1. Homologous and heterologous booster vaccines had an acceptable safety profile in adults who completed a primary Covid-19 vaccine regimen.
2. Homologous and heterologous booster vaccines were immunogenic in adults who completed a primary Covid-19 vaccine regimen at least 12 weeks earlier.
Evidence Rating Level: 1 (Excellent)
Study Rundown: Homologous boosters (same as the primary vaccine) and heterologous boosters (different from the primary vaccine) have been utilized in the United States to provide high levels of protection against severe illness and death of the delta and omicron waves. However, there is a gap in knowledge as to understanding whether heterologous boosters offer immunologic advantages to extend the breadth and longevity of protection, as the option to use heterologous boosters could simplify the logistics of administering such vaccines if the primary series received was irrelevant to deciding booster choice. This study found that boosting with any of the 3 vaccines authorized for use in the US provides an anamnestic response in persons who had previously received a primary series of any of these vaccines, and homologous and heterologous boosters provided similar levels of immunogenic response. This study was limited by factors such as a small sample size that is insufficient for comparing among groups, as well as an insufficient interim follow-up period that could not identify rare or late adverse effects. Nevertheless, these study’s findings are significant, as they demonstrate that both homologous and heterologous boosters offer similar levels of protection and will provide a similar immune response against Covid-19 regardless of the primary vaccine regimen received.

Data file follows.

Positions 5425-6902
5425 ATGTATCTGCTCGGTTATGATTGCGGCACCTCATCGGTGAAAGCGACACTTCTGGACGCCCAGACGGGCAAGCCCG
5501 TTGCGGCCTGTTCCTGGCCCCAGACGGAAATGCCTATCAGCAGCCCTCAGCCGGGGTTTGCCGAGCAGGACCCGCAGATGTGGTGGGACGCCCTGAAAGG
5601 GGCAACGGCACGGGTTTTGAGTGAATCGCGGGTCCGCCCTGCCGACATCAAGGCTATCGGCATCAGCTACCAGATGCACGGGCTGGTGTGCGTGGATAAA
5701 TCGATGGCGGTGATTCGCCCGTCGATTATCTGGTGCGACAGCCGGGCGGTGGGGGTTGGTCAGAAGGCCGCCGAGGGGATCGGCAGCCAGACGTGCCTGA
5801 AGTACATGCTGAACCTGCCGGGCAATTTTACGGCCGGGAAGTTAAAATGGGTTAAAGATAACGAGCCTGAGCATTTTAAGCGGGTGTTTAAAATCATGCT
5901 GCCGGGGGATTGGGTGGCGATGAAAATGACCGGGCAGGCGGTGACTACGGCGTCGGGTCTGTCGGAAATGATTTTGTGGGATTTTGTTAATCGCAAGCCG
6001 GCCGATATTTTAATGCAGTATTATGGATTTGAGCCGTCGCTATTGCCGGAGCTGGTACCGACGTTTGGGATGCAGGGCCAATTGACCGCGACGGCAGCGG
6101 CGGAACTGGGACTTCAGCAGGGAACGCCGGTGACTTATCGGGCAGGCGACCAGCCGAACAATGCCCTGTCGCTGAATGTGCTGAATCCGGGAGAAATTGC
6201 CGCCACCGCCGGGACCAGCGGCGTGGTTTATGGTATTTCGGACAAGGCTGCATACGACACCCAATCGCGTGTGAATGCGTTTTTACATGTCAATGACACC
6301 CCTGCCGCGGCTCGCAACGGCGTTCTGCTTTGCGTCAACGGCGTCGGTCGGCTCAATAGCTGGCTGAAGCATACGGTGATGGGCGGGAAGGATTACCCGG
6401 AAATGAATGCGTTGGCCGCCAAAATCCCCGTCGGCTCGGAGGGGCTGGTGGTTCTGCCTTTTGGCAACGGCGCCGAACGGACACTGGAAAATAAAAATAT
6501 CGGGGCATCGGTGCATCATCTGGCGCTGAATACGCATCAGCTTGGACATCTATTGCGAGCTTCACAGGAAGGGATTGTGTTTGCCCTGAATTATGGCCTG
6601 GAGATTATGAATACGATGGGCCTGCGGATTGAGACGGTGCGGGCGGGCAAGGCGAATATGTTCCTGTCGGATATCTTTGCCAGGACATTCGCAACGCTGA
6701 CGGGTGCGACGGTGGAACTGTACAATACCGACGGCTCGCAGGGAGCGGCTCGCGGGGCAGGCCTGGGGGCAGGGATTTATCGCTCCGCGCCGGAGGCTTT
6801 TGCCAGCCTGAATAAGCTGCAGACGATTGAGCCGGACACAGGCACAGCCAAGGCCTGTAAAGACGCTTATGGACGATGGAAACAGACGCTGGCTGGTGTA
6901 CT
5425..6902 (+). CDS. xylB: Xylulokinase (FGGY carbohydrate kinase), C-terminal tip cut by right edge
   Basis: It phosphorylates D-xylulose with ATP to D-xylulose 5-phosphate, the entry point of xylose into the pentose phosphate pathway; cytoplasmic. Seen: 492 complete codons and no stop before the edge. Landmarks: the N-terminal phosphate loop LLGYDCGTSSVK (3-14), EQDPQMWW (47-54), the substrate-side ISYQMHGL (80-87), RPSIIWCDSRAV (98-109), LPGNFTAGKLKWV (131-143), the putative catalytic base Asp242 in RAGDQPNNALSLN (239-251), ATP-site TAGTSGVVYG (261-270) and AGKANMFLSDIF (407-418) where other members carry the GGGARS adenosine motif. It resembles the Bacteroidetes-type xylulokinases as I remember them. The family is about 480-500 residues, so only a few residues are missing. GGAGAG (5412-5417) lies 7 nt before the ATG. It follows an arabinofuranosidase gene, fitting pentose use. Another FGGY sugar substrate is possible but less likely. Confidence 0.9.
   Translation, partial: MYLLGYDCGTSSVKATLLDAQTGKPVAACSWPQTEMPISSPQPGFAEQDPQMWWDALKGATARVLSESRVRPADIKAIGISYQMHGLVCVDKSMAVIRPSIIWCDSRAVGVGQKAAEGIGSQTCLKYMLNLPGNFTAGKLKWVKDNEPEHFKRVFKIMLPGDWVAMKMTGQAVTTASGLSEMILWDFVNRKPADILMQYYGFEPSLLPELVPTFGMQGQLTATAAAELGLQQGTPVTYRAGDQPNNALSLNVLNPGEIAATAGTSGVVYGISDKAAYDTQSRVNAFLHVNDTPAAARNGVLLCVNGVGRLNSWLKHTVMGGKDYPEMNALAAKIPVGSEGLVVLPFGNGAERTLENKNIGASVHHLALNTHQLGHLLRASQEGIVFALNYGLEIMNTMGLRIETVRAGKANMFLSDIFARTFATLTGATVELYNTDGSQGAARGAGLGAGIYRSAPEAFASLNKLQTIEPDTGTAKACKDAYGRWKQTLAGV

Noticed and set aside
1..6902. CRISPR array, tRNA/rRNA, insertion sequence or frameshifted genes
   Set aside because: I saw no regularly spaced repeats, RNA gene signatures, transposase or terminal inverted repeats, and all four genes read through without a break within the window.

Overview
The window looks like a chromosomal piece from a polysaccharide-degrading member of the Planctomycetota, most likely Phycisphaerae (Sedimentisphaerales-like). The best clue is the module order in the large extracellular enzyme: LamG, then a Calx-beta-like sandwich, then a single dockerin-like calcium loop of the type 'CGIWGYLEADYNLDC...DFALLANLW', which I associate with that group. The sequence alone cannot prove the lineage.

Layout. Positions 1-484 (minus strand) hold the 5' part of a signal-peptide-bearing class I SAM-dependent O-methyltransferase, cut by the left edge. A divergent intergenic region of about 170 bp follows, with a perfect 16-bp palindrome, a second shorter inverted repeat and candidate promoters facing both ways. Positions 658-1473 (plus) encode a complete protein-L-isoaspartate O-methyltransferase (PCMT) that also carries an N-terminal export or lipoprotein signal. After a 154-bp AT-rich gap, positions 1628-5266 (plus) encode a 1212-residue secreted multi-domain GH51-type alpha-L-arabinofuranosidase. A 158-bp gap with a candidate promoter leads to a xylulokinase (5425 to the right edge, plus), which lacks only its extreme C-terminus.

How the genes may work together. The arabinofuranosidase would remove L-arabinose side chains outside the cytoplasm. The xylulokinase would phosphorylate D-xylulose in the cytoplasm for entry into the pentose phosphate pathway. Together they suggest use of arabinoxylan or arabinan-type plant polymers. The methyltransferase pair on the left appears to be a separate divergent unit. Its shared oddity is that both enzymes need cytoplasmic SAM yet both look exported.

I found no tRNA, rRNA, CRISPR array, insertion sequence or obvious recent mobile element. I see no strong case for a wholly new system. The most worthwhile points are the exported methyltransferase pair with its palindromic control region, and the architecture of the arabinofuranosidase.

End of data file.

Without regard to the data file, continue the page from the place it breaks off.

In-Depth [open-label clinical trial]: This open-label clinical trial was conducted at 10 sites in the United States, following 458 participants. 154 received the Moderna booster, 150 received the Johnson & Johnson-Janssen booster, and 153 received the Pfizer-BioNTech booster. Patients who were between 18 to 55 years and received the designated booster vaccine after receiving informed consent were eligible for the study. Patients who were pregnant or who were unable to give informed consent were excluded from the study. The primary outcome was safety, reactogenicity, and humoral immunogenicity on trial days 15 and 29. Outcomes in the primary analysis were conducted via descriptive analysis and unadjusted point estimates. Based on the analysis, reactogenicity was similar to that reported for the primary vaccine series. For all combinations of booster and primary vaccine regimen, antibody neutralizing titers increased by a factor of 4 to 73 and binding titers increased by a factor of 5 to 55. Homologous boosters increased neutralizing antibody titers from 4 to 20 while heterologous boosters increased titers by a factor of 6 to 73. No safety concerns were identified across any of the vaccine combinations. Overall, this study demonstrated that both homologous and heterologous vaccines provide an immune response against Covid-19 with similar adverse events and reactogenicity regardless of the primary vaccine regimen.
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